You can find my entire review at Liberty Island as well.
I’m not what you would characterize as a typical fan of opera, be it of the buffa or not-so buffa variety. In fact, when a close friend of mine-who also happens to be a classically trained pianist-asked me whether the opera I intended to see today was dell’arte, I had to make a hasty trip to Wikipedia in order to answer her question. As it turns out, it did include a number of masques, all of which had either practical or symbolic significance, although it didn’t rely upon stock characters, and is not really what you could accurately describe as a comedy in any traditional sense of the term. Additionally, I’ve always had a healthy skepticism about the aesthetic appeal of this artistic medium, perhaps uncharitably viewing it as simply an elephantine, period version of As The World Turns or General Hospital, only carried out in a language which I don’t understand. The productions always struck me as a bit of a waste of the talents of composers such as Bizet or Puccini-or the vocal ingenuity of a singer like Renée Fleming.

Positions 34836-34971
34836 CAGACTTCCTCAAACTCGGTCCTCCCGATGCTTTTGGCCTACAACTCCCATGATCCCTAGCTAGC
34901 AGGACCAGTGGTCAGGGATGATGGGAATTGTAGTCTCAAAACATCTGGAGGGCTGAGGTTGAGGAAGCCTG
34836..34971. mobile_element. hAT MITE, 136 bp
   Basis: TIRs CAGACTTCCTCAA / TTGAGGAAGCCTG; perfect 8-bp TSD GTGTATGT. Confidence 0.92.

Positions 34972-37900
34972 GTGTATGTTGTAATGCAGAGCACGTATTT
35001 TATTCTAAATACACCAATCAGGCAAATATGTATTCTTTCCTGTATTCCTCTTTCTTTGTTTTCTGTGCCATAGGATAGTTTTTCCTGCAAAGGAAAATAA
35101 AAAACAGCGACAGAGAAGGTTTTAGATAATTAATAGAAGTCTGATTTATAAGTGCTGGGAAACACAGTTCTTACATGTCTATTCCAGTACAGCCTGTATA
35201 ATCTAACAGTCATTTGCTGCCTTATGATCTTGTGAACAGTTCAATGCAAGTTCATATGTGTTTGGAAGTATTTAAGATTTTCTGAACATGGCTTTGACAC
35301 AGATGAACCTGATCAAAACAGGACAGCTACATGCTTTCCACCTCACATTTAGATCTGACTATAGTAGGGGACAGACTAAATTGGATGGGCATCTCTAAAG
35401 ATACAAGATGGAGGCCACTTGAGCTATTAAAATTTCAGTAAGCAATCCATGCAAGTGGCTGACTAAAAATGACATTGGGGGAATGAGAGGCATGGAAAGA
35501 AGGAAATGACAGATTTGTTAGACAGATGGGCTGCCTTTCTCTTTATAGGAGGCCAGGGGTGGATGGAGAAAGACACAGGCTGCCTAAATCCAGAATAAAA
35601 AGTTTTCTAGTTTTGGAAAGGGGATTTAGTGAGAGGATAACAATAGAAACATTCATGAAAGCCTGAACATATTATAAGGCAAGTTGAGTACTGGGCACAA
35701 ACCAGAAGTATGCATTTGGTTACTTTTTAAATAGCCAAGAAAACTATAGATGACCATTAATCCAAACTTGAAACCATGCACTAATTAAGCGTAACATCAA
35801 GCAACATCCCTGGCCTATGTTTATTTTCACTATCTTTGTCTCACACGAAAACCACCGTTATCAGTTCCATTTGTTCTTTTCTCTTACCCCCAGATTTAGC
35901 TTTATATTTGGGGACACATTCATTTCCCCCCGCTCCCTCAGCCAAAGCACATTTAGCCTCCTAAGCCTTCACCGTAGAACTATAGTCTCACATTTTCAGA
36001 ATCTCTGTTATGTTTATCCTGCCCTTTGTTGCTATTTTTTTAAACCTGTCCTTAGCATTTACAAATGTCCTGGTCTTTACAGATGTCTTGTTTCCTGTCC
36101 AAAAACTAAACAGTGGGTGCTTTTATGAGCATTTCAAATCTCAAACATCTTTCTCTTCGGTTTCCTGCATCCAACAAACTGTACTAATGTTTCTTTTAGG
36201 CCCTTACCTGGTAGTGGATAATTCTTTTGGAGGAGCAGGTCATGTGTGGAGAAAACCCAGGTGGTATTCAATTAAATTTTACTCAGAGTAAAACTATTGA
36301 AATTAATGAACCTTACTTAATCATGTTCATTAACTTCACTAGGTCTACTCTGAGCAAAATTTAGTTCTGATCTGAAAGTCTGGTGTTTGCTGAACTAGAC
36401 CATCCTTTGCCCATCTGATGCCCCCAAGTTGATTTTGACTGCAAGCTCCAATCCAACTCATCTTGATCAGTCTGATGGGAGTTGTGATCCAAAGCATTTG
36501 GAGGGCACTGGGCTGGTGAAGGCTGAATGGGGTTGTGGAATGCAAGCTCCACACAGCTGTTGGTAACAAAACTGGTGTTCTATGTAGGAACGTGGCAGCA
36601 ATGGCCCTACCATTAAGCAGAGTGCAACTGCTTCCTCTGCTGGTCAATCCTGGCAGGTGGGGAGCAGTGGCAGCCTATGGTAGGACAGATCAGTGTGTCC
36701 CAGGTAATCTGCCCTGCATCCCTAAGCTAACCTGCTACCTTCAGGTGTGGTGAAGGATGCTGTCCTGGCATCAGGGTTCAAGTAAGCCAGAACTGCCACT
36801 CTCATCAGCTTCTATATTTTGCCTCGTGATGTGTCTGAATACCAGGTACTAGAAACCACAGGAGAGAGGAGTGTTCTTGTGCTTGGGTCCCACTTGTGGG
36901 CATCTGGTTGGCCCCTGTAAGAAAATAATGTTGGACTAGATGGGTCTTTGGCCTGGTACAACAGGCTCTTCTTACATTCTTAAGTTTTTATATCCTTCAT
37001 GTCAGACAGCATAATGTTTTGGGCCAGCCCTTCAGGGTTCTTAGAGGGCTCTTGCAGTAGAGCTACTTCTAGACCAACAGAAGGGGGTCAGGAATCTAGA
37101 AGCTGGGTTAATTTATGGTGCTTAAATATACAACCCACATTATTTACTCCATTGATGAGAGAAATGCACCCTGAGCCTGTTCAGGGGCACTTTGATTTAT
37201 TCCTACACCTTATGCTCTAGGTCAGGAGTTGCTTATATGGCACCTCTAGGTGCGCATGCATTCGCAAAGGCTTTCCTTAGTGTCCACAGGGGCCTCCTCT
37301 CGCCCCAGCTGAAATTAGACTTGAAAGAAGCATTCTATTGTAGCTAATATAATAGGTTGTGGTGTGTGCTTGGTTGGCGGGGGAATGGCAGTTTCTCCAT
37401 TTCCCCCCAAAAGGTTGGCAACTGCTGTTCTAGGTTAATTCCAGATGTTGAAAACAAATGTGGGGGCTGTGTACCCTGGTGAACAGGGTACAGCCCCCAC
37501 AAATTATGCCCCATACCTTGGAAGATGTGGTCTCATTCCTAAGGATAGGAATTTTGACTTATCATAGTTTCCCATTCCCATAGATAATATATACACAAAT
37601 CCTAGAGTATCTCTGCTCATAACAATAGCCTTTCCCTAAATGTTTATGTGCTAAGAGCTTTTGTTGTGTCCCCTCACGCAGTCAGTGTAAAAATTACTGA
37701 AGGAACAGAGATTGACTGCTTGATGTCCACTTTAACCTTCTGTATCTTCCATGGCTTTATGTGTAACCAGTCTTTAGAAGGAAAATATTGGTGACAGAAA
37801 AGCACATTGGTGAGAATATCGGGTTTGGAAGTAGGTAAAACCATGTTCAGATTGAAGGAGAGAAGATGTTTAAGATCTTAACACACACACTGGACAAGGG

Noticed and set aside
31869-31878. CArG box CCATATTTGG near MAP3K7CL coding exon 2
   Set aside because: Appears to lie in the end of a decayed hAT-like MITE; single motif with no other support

That’s why I was pleasantly surprised by The Boston Tea Party Opera, currently featured at Fringe NYC, which seeks to frame contemporary national debates involving the encroachment of civil liberties and attenuation of Constitutional rights within the context of this nation’s politically tumultuous founding. The tenor is understood almost from the second scene of this dramatic work, when the Redcoats seeking to physically impose the draconian provisions of the Stamp Act march out onto stage garbed in modern-day SWAT team uniforms. The rapidly vanishing distinction between a standing army and domestic police departments is seemingly ripped from today’s headlines, but is actually a subject which has been argued and litigated at length since the creation of our constitutional republic, especially over the past century and a half. Read More »